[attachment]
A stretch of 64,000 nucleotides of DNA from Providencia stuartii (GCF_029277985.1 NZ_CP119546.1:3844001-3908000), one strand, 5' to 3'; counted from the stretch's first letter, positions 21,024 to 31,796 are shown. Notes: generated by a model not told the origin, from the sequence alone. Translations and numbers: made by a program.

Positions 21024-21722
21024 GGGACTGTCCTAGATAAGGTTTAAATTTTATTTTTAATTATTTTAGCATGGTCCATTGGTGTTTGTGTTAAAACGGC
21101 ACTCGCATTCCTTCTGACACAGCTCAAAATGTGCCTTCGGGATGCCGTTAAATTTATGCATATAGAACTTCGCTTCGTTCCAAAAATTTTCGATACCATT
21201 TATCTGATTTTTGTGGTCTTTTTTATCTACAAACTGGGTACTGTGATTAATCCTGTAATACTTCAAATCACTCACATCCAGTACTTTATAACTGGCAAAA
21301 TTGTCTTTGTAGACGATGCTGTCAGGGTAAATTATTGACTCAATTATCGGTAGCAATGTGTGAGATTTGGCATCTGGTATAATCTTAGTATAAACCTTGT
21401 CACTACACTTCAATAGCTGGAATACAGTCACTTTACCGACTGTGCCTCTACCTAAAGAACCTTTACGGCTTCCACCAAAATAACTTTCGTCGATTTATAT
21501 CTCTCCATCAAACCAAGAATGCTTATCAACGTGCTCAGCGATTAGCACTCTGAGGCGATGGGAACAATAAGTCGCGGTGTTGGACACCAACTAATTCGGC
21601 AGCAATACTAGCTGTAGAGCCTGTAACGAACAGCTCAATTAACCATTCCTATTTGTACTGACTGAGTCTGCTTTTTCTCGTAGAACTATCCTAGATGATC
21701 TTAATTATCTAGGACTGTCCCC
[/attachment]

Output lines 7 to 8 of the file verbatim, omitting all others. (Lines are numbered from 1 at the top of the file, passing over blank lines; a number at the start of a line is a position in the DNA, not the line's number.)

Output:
21401 CACTACACTTCAATAGCTGGAATACAGTCACTTTACCGACTGTGCCTCTACCTAAAGAACCTTTACGGCTTCCACCAAAATAACTTTCGTCGATTTATAT
21501 CTCTCCATCAAACCAAGAATGCTTATCAACGTGCTCAGCGATTAGCACTCTGAGGCGATGGGAACAATAAGTCGCGGTGTTGGACACCAACTAATTCGGC